I’ve recently started listening to You’ve Got This a weekly academic and higher education focused podcast. The podcast is produced and created by Dr. Katie Linder. The podcast covers a whole range of topics including productivity, writing, grading, teaching strategies, and lots of other good material. Despite not being a faculty member the issues tackled in the podcast are still relevant to the some of work I’m engaged in such as grant writing, public speaking, and project management. Many of the episodes focus on skill building, developing work strategies, and career management. Linder brings a varied perspective to these topics while often providing concrete examples of things that have worked (or not) in her career.
Each episode is relatively short with many being between ten or fifteen minutes. I find the episodes are the prefect length to listen to while going between stores, doing short household tasks, or when I’m tried/know my attention span is going to last for a longer podcast. I also really enjoy that this is a solo female podcast that flows really well – I’m always on the lookout for really well put together podcasts.
As a bonus Linder’s show notes are really well done and include any resources she mentions in the show. On the accessibility side of things each podcast also comes with a downloadable full transcript.
This fall I’ll be teaching HIST 3296: Select Topics in Community-Based Public History at AlgomaU. I’m thrilled to have this opportunity and excited to be able to share my love of public history with students.
From the course calendar: The course will introduce students to the theory and practice of community-based public history, with reference to local and regional examples. Students will explore the history and relevance of community-based efforts to make the past visible and comprehensible to the public. The social functions of museums, libraries, archives, and monuments, as well as web-based sites of historical commemoration, will be critically assessed. Contrasts between history, heritage, social memory, and tools such as oral history will be examined.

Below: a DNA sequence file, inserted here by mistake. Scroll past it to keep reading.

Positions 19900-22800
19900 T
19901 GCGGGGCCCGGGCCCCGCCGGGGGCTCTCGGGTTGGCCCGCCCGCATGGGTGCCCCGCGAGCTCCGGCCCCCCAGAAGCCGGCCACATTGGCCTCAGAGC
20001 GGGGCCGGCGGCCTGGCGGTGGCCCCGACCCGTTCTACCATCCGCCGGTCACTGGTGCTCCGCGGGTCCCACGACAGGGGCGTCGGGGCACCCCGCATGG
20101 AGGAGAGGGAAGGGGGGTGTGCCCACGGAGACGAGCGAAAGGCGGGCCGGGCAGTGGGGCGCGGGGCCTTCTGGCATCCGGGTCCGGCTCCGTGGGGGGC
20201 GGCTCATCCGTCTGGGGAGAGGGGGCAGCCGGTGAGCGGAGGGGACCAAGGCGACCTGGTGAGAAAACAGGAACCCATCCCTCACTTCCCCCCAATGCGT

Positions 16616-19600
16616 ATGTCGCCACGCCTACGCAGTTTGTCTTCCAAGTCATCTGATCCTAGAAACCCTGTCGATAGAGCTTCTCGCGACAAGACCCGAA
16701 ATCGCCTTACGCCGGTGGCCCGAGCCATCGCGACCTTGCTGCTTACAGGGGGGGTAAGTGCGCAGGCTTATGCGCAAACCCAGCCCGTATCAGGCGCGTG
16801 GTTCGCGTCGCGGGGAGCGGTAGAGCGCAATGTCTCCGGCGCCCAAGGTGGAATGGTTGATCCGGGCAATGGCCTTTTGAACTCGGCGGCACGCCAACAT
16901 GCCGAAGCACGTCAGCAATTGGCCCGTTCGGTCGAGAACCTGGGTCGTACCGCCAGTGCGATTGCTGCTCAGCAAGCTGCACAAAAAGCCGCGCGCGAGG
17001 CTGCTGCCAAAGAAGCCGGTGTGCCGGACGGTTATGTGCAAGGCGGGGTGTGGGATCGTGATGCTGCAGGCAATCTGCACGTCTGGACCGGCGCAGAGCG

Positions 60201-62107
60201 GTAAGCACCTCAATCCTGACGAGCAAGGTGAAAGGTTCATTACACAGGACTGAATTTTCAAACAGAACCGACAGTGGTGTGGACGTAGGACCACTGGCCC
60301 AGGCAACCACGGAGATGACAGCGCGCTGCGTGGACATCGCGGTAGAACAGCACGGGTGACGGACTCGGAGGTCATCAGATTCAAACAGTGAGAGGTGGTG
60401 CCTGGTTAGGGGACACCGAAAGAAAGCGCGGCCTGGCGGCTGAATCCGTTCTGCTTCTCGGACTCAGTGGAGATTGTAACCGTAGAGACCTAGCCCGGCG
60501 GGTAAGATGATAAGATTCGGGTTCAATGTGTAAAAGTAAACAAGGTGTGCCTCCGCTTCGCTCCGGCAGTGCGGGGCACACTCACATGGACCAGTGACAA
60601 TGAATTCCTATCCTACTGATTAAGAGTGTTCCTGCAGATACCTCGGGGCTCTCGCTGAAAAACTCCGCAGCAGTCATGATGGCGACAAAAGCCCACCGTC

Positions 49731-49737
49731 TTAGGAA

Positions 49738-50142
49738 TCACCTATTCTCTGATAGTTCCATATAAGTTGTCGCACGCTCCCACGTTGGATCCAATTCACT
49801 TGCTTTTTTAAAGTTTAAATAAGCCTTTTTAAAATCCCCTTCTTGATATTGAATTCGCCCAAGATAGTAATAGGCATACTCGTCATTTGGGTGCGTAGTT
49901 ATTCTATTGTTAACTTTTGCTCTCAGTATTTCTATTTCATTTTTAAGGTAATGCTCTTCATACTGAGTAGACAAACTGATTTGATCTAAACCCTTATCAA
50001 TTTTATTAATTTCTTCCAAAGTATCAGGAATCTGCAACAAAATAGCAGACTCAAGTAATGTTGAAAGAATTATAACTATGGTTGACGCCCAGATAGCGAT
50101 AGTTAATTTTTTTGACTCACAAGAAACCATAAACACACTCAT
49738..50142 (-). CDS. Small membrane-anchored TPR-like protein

I’m still working on the planning of the course but in the meantime I’m using this as a reason to enjoy some public history focused books that I have been on my to-read list for ages. So far my reading has looked at Parks Canada, commemoration in Canada, participatory heritage, museum writing, and exhibit design. If nothing else this reading has filled my head with a lot of great ideas and also reminded me about the diversity of public history. So much of my work is archives focused theses days. I do engage in a lot of educational programming, community outreach, and the occasional exhibit design – however it is all through an archival lens. It’s been nice to take a step back from that really focused form of public history and to look at broader social trends, work that is going on in my local community, and interesting projects occurring across Canada. Onwards!
The recording of the third Wikpedia focused webinar in the series I’m hosting with Jessica Knapp from Canada’s History Societyis now available. I was the main presenter in this webinar and my presentation focused on the basics of editing Wikipedia. During my talk I tried to answer some of the following questions: Why should we contribute to Canadian History on Wikipedia? What are the basic principals of editing Wikipeda? How can I contribute to Wikipedia? And how do I get started? I also talked about Wikipedia as a form of outreach and about the community building that can occur through editing Wikipedia.
Next week’s webinar will build upon the basics discussed in this webinar and include a step-by-step walk through of some of the editing basics. So if you’re interested in learning how to edit an existing article, add a citation to an article, or how to use the new article wizard this is the webinar for you. Join us at 2:00 pm ET on Wednesday August 3rd..
Last week Sesqui and the film Horizon were in Sault Ste. Marie. If you haven’t heard of Sesqui (short for Sesquisentinial) it is is a 360° cinematic experience marking Canada’s 150th anniversary of Confederation. It’s traveling across Ontario using a giant canvas dome to show the film Horizon. The 20 minute film features landscapes from across Canada and includes artists from across Canada, the film is projected on the interior of the dome providing an immersive film experience.
The film has no words and was visually quite stunning. Given that this was billed as a part of the 150th commemoration events I (perhaps naively) expected there to be some historical content in the film. There was almost none. The film was much more focused on highlight the physical, geographical, and cultural diversity of the landscape of Canada. There were many segments of people singing, canoeing, skating, skateboarding, and engaged in other outdoor activities. This was paired with wildlife footage and landscape images.